When it comes to art and architecture, one of the cities that often comes to mind is Chicago. From the amazing downtown hi-rises to well-appointed apartment buildings like Renaissance North, The Gallery on Wells, and the Parker Fulton Market, the city is full of well-designed buildings both old and new.
However, there’s more to the architectural story here in Chicago. The mayor and the library district want to partner to beautify certain areas of the city with some new structures: namely libraries.
Back in October, the City of Chicago announced a plan to collocate libraries with public housing in some new, architecturally significant locations throughout the city.
The first three projects are slated in West Ridge, Little Italy, and Irvine Park. The concept was to bring libraries to those communities most in need of them. By working with the Chicago Housing Authority (CHA) the city feels like they are fulfilling two needs at the same time.
They also thought that creating both the housing projects and the libraries in beautiful spaces will make a huge difference in how they are both perceived and used by the community.
The initial plan started with a design and bidding competition of sorts: architects submitted proposals with the idea of creating a hybrid housing development and library in one. Since the cities libraries, most notably the Harold Washington branch on state street, are known for their architecture. The idea only seemed to make sense.
Several architecture firms submitted design plans and bids on what appears to be a stat of an ongoing project in years to come. Once the bids were in, the city took a look at all of them.
Three firms won the bids, one for each location. John Ronan Architects have been chosen to design the branch in Irving Park. This will be known as the Independence Branch, and will be rectangular in design.
The building will include 30 mixed-income apartments with insert balconies and sit near the corner of Elston and Pulaski.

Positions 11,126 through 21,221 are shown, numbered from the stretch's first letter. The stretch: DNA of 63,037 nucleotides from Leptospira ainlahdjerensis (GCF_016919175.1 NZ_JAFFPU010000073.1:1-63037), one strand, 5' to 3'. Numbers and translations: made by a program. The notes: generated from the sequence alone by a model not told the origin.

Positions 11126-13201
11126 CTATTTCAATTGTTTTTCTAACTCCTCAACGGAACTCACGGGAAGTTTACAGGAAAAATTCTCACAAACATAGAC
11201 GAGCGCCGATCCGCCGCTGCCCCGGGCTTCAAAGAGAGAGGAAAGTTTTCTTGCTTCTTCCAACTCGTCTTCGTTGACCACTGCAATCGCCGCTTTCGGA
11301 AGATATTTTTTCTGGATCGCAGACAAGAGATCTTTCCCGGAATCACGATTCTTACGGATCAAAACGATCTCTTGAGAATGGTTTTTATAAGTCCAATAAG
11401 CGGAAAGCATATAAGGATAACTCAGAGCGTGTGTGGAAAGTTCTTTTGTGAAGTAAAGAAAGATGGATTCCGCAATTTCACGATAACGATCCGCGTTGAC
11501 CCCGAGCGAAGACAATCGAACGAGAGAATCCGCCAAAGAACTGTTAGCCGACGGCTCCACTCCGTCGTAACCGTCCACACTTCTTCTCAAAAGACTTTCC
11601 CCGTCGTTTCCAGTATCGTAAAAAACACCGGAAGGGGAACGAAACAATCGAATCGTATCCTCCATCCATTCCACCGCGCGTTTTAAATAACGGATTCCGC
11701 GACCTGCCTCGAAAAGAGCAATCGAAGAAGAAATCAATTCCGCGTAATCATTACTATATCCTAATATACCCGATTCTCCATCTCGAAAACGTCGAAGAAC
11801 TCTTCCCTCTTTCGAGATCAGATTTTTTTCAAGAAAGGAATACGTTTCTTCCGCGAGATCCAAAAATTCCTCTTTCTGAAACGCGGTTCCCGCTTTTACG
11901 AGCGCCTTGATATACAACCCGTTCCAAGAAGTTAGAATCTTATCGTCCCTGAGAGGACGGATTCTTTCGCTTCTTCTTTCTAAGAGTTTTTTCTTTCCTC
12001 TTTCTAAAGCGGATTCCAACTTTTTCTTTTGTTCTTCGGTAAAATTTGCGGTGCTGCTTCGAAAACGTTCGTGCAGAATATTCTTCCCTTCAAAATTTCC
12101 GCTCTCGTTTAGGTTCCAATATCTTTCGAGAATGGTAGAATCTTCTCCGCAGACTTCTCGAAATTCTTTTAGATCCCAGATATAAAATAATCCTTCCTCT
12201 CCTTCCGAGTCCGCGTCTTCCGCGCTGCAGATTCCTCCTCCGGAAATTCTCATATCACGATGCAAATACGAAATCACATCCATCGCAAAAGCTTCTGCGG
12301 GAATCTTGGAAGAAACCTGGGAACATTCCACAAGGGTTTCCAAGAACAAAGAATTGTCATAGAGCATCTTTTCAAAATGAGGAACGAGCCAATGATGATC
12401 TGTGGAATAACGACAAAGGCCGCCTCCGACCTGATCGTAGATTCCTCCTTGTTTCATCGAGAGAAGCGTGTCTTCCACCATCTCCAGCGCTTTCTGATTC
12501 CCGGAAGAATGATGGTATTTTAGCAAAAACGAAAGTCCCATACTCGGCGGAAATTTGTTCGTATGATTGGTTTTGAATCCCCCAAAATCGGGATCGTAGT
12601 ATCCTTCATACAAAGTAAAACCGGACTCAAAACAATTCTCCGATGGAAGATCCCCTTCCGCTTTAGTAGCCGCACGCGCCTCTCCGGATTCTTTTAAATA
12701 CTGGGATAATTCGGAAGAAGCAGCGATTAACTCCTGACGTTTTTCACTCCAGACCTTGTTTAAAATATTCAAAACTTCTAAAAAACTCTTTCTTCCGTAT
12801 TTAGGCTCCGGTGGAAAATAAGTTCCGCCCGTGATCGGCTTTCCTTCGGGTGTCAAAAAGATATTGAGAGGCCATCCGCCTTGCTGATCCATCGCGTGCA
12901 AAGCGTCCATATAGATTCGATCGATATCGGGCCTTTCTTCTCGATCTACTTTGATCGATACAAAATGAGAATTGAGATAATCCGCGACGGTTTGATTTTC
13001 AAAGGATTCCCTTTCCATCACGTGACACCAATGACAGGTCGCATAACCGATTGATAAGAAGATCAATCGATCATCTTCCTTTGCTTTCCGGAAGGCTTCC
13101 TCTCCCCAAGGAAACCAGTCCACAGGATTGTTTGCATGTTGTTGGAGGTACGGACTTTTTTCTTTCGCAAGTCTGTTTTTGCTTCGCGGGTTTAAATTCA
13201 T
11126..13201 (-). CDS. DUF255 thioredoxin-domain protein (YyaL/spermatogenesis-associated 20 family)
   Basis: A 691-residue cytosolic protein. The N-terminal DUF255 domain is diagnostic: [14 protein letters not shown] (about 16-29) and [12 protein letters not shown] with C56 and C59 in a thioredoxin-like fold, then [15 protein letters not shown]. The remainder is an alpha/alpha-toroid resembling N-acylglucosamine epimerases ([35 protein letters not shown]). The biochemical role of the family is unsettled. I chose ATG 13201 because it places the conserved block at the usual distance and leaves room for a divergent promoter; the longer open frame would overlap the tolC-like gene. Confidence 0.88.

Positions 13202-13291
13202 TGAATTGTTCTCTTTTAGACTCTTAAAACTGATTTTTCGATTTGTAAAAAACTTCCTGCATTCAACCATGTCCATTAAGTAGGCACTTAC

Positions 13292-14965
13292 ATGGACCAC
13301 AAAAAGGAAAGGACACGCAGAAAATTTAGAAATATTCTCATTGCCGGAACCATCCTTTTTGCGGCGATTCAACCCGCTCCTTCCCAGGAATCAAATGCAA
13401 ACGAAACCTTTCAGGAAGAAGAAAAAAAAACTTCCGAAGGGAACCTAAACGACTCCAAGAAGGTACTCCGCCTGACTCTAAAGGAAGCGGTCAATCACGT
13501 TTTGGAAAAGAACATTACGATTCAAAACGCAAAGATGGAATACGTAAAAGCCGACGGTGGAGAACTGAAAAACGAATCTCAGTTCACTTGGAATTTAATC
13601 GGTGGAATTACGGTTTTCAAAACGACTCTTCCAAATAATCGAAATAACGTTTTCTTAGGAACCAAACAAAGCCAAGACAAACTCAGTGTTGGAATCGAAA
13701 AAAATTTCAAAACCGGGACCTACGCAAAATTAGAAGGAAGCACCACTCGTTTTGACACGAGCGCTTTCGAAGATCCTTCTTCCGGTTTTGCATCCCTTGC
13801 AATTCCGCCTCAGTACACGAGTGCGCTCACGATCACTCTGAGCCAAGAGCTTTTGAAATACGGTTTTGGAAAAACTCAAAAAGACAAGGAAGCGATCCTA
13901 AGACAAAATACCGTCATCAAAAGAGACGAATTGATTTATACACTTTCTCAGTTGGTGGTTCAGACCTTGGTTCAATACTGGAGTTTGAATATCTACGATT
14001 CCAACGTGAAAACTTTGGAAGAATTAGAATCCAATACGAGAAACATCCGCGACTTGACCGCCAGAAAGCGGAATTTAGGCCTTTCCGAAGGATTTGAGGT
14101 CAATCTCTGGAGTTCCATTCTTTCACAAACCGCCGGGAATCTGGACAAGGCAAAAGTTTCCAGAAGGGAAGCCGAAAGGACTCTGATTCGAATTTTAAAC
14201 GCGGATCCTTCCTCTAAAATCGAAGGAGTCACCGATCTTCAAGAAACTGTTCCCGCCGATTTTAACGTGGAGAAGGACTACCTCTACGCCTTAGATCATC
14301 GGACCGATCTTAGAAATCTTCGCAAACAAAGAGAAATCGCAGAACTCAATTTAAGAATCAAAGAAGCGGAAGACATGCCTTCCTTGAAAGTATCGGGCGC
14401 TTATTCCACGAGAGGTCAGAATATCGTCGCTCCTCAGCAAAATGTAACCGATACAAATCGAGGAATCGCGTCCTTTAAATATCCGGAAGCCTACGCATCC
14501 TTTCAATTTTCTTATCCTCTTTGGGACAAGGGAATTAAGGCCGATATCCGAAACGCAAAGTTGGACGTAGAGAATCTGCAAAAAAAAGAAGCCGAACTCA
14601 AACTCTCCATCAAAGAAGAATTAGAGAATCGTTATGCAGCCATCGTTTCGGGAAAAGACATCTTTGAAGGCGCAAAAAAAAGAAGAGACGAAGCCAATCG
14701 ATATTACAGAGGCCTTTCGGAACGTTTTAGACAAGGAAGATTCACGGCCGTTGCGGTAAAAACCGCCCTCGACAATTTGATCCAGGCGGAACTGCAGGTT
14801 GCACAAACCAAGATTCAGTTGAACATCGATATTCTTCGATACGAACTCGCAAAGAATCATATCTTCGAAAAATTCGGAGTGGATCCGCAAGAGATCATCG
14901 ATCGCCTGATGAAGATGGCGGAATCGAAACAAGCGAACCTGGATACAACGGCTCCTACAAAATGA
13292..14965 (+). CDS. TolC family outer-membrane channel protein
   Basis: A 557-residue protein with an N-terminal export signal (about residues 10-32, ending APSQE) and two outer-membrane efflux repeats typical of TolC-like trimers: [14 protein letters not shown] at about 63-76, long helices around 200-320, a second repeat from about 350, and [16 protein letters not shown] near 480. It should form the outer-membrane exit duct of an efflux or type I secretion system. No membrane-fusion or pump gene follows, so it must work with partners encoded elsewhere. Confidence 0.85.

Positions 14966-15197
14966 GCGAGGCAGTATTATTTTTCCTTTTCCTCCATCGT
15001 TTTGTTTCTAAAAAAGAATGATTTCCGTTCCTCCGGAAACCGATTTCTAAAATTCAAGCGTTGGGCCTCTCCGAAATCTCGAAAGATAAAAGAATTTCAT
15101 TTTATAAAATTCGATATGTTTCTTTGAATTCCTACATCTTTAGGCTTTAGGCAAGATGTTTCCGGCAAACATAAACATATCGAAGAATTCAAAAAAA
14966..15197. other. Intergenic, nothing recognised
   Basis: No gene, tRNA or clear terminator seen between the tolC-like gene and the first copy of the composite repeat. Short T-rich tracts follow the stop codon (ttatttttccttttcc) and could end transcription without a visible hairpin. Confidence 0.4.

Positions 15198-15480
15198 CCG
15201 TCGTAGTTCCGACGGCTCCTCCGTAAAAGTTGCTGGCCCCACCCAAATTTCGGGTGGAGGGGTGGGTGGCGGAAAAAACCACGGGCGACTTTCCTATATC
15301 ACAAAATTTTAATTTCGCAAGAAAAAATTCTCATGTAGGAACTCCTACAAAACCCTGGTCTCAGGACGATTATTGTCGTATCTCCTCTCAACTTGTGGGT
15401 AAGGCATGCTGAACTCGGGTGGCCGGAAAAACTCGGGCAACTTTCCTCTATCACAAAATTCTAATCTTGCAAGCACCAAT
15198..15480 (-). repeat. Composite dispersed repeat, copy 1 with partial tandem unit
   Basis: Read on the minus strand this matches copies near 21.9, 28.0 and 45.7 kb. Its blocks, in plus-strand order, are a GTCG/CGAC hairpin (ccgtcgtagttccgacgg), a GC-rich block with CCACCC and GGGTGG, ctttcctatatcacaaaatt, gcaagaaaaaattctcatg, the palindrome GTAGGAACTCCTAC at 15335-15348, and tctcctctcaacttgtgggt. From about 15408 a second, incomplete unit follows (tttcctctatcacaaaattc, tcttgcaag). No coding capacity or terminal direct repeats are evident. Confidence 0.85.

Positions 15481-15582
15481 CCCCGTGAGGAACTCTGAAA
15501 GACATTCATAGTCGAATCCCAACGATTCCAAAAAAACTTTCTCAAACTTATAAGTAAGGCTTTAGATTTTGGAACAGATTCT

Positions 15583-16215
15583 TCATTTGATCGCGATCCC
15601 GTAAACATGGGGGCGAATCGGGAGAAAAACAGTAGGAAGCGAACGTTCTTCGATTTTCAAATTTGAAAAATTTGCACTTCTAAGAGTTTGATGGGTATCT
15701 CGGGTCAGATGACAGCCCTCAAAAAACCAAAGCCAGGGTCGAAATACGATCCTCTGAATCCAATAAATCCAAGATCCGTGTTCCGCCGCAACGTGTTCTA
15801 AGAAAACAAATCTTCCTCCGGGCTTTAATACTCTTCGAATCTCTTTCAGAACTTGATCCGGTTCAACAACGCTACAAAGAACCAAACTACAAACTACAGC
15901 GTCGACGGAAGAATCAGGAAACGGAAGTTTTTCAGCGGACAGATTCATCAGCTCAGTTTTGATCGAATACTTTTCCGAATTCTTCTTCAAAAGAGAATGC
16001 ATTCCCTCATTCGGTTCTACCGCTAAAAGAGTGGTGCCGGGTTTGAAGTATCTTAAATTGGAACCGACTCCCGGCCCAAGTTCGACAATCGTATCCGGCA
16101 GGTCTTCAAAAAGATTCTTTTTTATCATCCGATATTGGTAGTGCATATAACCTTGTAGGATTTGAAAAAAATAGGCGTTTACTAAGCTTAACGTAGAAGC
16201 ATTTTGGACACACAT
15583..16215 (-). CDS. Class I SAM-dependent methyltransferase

The second, located in Little Italy will be designed by Skidmore, Owings, and Merrill (SOM), and will have between 40 and 50 mixed income apartments. This is the same firm that designed the Chinatown branch library, so they’re no strangers to this type of building or the expectations of the city.
The third and final project for this year will be designed by Perkins + Will, who have designed a dozen libraries before. The library will reside on the lower level, with three floors of affordable senior housing on top of that, and be in the West Ridge area.
The number one problem with the execution of this plan is the budget. While this is normal for some projects, it is especially true in budget strapped Chicago. While the mayor’s desire to do things differently, and design better buildings than the typical government style, these designs will come at a cost.
The problem? The city has not yet revealed that cost, but have simply said that for these three projects, they will “make the numbers work.”
The initial process involved bids by 32 local firms, and then the designs were narrowed to these three. The CHA plans to complete the design process by first meeting with members of each community to make sure the building meets their needs and wants.
Once that process is complete, and the design finalized, the contractors will begin construction, with the goal of finishing by winter of 2018.
By presenting nearly finished designs, is the city jumping the gun, and risking the buildings not meeting the needs of the community or even being potentially offensive? Will the community surround and take care of the buildings as if they are their own, or will there be willful destruction or potentially worse consequences?
The other question is simply, is this type of project worth it? Yes, the library will be a more beautiful space, but does that mean it will be more useful or better cared for? While some are of the opinion that it will be, still others have doubts.
Whether or not Chicago residents embrace this new and blog move will largely influence whether other communities will even try such an approach or not. Still, it seems on the surface at least that making libraries and public housing more attractive and collocating the two will have a profound positive impact.
For the moment, we will have to wait and see.